A little bit of Grace at the airport
information from Port of Seattle
When travelers and airport employees spot Gracie, a yellow Labrador retriever at Seattle-Tacoma International Airport (SEA), their faces and eyes light up and any stress from their hectic day seems to melt away.
Gracie, a certified therapy dog, and her owner Joanne Montzingo spend time at the airport each week building meaningful connections, offering travelers a friendly furry face and a moment of calm in what might otherwise be a jampacked day.
“A lot of people are stressed. What we do is help to calm people down. We help them to refocus on enjoying what they're doing and help to just mellow things out a little bit,” Montzingo said. “People are often very hurried when they're traveling and so when they see Gracie, it's really helpful to them to stop, be able to pet her, and just take a minute to slow down.”
Montzingo has been volunteering with therapy dogs at the airport, as well as schools, hospitals, retirement communities, and other locations around Seattle for the past six years — first with her therapy dog Allie, and for the past two and a half years, with Gracie.
Gracie was originally raised to be a guide dog for the blind, but when she wasn’t a good fit for the program, she found a new way to help people — as a therapy dog. Montzingo was looking for a therapy dog and connected with Gracie immediately. Her calm, friendly, and approachable demeanor makes her a hit with passengers, who flock to her during a layover, on their way to grab a bite, or en route to their gate. Gracie and Montzingo hang out near the Information Desk in the Central Terminal but can be found throughout the terminal bringing joy to passengers.
“I have a little carpet that Gracie sits on and then we watch the magic happen,” Montzingo said.
Montzingo and Gracie form one of the six volunteer therapy dog teams at SEA working to improve passenger well-being. Therapy teams are registered through Pet Partners.
The Airport Volunteer Program is looking for new teams to join Montzingo and Gracie and will onboard new volunteers in late spring and fall.
Unlike the Transportation Security Administration (TSA) and Port of Seattle security canines who are working and don’t interact with travelers, you can stop and pet Gracie.
"We notice people walk by and they'll stop and look at her and look at me, and notice her ‘Pet Me’ vest,” Montzingo said. “If I smile then they'll approach. People just love on her and she'll lay on her back, rolling over, making it easier for people to pet her. That's her job.”
Gracie is sensitive and very mellow, and has a natural ability to comfort people where they may be feeling complex emotions, like an airport or a hospital.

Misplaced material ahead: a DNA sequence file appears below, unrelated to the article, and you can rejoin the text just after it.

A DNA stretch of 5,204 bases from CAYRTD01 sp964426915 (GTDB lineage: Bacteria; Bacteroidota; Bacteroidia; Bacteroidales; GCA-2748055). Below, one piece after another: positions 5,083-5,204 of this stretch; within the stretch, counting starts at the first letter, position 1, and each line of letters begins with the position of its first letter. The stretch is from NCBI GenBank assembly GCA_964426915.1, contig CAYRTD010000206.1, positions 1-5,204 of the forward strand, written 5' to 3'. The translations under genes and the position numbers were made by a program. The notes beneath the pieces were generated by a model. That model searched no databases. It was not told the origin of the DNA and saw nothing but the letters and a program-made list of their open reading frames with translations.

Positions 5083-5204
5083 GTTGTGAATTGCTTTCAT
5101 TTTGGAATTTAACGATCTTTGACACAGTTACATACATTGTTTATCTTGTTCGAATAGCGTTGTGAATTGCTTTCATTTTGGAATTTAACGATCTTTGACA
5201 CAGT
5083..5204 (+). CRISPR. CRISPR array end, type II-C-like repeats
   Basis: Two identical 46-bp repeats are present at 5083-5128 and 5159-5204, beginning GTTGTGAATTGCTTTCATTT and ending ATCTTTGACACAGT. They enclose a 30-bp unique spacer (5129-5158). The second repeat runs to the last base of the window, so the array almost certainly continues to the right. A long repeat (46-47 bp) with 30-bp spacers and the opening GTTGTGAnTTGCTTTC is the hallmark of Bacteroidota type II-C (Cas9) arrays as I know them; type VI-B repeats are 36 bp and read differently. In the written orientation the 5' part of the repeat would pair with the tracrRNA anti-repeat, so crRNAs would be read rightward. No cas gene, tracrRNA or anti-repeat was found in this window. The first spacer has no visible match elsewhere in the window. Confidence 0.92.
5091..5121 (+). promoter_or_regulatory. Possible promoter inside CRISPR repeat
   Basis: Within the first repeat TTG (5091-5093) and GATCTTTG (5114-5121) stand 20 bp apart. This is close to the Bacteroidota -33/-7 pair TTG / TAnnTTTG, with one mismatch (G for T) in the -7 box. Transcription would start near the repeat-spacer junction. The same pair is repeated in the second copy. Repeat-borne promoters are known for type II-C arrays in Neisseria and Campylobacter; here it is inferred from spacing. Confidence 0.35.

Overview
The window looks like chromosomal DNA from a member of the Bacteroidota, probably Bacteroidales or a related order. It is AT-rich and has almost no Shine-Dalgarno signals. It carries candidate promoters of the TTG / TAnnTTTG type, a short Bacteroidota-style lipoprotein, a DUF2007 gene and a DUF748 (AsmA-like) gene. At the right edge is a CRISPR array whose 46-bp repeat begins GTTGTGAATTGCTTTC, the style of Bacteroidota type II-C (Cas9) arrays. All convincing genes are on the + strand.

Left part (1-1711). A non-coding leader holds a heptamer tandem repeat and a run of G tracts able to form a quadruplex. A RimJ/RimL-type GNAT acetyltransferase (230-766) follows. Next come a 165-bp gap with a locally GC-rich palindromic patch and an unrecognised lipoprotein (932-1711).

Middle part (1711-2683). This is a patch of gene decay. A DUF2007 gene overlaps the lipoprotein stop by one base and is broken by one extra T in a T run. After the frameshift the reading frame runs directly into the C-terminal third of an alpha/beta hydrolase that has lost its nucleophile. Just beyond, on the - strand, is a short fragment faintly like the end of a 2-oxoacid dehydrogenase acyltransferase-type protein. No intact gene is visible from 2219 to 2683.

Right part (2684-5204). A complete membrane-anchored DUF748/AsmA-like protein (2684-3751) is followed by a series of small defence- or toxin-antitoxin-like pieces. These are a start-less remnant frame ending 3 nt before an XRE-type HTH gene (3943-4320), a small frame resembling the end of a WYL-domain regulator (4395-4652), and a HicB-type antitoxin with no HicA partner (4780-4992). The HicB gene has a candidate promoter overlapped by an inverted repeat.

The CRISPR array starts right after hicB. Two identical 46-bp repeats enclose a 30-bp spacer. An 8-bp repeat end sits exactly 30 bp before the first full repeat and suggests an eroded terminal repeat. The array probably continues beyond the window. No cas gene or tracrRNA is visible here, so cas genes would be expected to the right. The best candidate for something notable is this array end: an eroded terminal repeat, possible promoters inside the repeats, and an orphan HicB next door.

Here to help
“Being helpful to me means to have people share a little bit of their burden with us and move out of a place where they may feel a little constricted or closed in and have a moment where they can release a little bit of tension or have a little bit of a change of heart,” Montzingo said. “This is what we do.”
People from all walks of life pass through the airport from all over the world, each with their own unique situation. Gracie’s magical effect on people is universal — she makes everyone relax instantly.
“We met a man who was here for just 24 hours for a friend's funeral and he was really stressed and just having a hard time,” Montzingo said. “When he saw Gracie it just changed his mood. It was very helpful to him to be able to just have a minute to kind of refocus and just settle in.”
Another passenger was heading home to Alaska and his wife had called him the night before and told him that his dog had been killed by a bear.
“He was very upset. We were there at the Central Terminal and as he walked by, he just gravitated toward us and was pretty much in tears,” Montzingo said. “I think Gracie helped him to process what had happened to him.”
A little grace
“I think one of the biggest things that I would like to bring here is just a little bit of grace to people, so people can feel that when they're walking through this airport,” Montzingo said. “The airport can feel big and kind of lonely sometimes, and it helps if they can see a friendly face.”
“If you can see a dog you can connect with and maybe the person behind the dog, you feel a little bit better about your travel experience and it just adds a little grace to your life. That’s why we named her Gracie. What good are if we can't just be graceful to people and help people along?”
“I think SEA is special because we are learning to adapt to what's happening around us,” Montzingo said. “I think there's a special emphasis on making sure that passengers feel good and feel welcome and cared for here.”
Volunteers like Montzingo and Gracie contribute to that customer-centered environment, and help travelers from around the world feel welcome at SEA one wag at a time.
“The therapy dog program is so great because, we're really meeting people's needs in a way that is tangible. I think that the interactions that we make are really significant in helping people to have a better experience and feel calmer about flying. And when one or two people are calmer, everybody's calmer.”